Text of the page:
Saturday, December 24, 2011

Idling Your Engine?



Does idling your engine cost money?

A lot of people let their cars idle - for 10, 20, 30 minutes at a time.  Some "Dads" with diesel pickup trucks will let them idle for hours, to the annoyance of everyone else.  "It's better for the engine" they say.  That is not really true, of course.  They just like being Dads and gunning their loud engines like morons and saying "look at me!  I have a diesel pickup!" as if they were Rudolph Diesel and invented the thing, instead of just making loan payments on it.

Still others, as I have noted before, cannot conceive of having fun, unless an internal combustion engine is running somewhere, whether it be a car, jet ski, generator, or whatnot.  These are the sort of people who idle engines because they like the sound of them, and prefer to have them on.  For them, operating an internal combustion engine is a big part of their lives - one of the few times in their lives they are "in charge" of something important.  To them, a commute is a joy, not endless agony.  And yea, that is pathetic as it sounds.  And these sorts of folks will tell you that you need to "warm up" your car for 10 minutes by idling it.

The reality is, of course, that modern car engines don't need to "warm up" before running them at normal speeds.  And no, shutting down your diesel engine isn't harming it in any way.  A lot of the folklore about this sort of thing is just that - folklore.  And much of it dates back to an earlier time of carburetors and more primitive fuel injection.  Starting your car doesn't hurt it.   If you are idling for any length of time at all (more than a half-minute) just shut it down.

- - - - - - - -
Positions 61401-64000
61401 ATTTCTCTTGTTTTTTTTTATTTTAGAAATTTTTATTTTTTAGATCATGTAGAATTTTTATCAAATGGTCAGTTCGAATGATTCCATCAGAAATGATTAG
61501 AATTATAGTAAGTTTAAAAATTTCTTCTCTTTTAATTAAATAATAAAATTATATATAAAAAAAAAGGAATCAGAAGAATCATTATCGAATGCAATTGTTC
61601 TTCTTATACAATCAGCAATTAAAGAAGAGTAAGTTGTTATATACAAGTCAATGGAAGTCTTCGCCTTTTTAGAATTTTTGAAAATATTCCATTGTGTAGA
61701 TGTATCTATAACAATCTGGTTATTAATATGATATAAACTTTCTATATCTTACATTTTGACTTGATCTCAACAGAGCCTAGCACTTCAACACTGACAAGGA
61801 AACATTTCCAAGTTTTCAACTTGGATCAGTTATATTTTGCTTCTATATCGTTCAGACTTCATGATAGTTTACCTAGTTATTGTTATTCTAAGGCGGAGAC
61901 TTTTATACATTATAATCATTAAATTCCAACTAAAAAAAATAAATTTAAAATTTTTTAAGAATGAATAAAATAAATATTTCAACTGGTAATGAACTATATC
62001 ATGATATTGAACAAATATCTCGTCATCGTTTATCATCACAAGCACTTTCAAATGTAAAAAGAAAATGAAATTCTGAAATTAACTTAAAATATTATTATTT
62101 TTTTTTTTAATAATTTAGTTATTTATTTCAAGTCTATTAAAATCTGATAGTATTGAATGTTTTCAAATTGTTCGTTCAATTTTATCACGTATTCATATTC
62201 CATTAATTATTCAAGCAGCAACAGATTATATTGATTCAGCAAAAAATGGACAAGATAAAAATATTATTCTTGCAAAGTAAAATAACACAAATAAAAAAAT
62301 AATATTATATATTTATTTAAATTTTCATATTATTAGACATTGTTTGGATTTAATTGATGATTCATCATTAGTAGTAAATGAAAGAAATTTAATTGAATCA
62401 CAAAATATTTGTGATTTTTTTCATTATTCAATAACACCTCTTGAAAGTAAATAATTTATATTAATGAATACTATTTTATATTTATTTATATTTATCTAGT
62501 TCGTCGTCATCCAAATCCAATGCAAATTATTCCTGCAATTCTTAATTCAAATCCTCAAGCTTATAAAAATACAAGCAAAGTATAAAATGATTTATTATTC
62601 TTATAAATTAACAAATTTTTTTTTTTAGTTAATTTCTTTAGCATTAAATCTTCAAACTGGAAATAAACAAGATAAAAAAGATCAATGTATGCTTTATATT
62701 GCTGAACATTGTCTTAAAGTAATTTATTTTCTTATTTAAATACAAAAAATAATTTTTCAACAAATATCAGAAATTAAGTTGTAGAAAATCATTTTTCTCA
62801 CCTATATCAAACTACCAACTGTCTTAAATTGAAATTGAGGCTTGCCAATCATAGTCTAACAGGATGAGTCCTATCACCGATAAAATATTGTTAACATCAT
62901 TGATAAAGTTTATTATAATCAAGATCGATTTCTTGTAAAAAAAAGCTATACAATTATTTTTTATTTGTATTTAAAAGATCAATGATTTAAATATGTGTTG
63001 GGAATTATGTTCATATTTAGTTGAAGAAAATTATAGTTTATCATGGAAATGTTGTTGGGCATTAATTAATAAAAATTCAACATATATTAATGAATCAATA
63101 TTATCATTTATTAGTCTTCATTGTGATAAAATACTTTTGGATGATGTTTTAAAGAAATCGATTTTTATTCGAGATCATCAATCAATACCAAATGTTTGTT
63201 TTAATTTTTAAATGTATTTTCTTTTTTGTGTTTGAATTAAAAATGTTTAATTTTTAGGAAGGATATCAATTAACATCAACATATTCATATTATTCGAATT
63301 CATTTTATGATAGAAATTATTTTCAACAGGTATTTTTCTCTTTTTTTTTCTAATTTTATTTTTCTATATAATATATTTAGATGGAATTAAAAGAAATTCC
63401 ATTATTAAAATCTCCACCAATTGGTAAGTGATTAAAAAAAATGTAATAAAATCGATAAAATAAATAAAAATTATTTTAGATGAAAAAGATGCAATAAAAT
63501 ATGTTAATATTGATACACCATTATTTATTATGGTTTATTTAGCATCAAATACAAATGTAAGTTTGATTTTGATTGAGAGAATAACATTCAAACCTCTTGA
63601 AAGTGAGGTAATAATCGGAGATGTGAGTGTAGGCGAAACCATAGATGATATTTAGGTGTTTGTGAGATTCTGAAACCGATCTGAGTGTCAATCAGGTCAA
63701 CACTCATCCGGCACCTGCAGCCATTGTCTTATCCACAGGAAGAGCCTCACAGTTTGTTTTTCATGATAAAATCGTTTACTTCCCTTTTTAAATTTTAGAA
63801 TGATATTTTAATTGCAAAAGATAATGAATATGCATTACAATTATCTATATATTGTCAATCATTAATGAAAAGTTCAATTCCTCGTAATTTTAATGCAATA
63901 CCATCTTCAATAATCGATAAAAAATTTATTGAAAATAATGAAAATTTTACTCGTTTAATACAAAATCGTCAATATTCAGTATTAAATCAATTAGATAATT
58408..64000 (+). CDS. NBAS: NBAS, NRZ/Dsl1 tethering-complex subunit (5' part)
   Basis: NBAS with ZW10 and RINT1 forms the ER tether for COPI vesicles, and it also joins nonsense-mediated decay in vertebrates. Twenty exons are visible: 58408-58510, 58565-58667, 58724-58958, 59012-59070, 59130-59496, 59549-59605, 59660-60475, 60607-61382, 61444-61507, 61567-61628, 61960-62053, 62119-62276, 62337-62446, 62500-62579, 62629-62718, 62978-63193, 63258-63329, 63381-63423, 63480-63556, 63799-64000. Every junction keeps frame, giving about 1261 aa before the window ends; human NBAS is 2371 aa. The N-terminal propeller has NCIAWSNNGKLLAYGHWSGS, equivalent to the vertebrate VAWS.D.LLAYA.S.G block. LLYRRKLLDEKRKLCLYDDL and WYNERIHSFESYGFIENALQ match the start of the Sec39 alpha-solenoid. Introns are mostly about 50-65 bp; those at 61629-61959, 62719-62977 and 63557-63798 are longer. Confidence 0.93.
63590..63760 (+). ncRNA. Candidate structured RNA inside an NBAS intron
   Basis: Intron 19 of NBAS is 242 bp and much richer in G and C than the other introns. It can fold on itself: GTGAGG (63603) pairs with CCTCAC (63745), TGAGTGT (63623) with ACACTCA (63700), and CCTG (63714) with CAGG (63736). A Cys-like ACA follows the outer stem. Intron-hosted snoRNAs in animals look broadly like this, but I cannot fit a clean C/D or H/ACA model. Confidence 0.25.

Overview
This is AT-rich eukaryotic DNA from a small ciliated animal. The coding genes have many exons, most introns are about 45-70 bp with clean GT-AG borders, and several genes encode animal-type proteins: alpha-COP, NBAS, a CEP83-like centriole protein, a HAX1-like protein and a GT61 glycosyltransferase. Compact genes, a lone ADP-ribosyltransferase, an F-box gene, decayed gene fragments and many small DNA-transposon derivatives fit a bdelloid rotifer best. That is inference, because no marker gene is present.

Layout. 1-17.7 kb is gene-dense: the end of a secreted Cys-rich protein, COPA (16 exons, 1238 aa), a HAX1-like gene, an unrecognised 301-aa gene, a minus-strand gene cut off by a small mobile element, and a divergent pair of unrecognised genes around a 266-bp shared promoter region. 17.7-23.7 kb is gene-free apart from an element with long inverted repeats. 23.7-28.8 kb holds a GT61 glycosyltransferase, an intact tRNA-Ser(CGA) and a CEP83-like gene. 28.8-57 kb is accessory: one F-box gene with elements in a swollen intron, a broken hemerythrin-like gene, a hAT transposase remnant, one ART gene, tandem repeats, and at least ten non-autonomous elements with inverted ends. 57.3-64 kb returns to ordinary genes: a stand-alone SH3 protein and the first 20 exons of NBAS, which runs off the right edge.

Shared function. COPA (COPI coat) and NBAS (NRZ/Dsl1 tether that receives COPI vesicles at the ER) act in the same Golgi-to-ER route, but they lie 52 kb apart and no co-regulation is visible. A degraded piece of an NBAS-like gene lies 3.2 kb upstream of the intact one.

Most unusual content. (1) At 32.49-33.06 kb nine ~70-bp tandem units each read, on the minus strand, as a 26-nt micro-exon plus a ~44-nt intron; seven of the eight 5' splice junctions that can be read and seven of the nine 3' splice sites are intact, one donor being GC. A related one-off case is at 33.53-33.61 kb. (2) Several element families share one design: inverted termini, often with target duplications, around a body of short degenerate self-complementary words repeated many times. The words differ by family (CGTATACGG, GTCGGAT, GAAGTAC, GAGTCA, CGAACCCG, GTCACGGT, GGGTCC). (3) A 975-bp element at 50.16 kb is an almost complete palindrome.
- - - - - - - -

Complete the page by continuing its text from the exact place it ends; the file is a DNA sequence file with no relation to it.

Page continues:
Does it save on gas?  You bet.  Does it reduce emissions?  Yes again.  An idling engine consumes fuel and does no useful work.  And for that reason, the efficiency drops to zero when idling.  And that is one reason why hybrids can be more efficient in the city than on the highway - at the stop light, they shut off, and thus use zero gas.  Regenerative braking, of course, is the other half of the equation.

Years ago, automakers recommended you let a car "warm up" before driving.  Today, this is not recommended.  Start the car, put it in gear, and drive normally for the first few miles (no drag racing, though!).  Sitting and "warming up" a car just wastes gas.

Modern fuel injection doesn't dump gas into the crankcase like carburetors did, when starting.  That gas would wash down the walls of the cylinders, removing the thin film of oil, and increasing wear.  Today, fuel injection delivers a precise fuel/air mixture, and as a result, engines last a very long time - longer than it is worthwhile owning the car.   Today, 100,000 miles is the minimum you expect a car to go, not some fantastic maximum.

Modern multi-viscosity oils also provide better lubrication immediately, even after a cold start.  So there is little wear on start-up, as opposed to the old days.

Of course, car-makers have other reasons for not recommending idling.  Idling will cut your gas mileage pretty substantially.  The other day, when I was jump-starting my friend's Mercedes, I had the car running for about a half hour (also running my 12V air pump to pump up the tires) and when we were all done, it was interesting to note that that half-hour of use dropped the cumulative MPG on the car by two-tenths of a mile per gallon.  Burning gas and going zero miles tends to tank the mileage very quickly.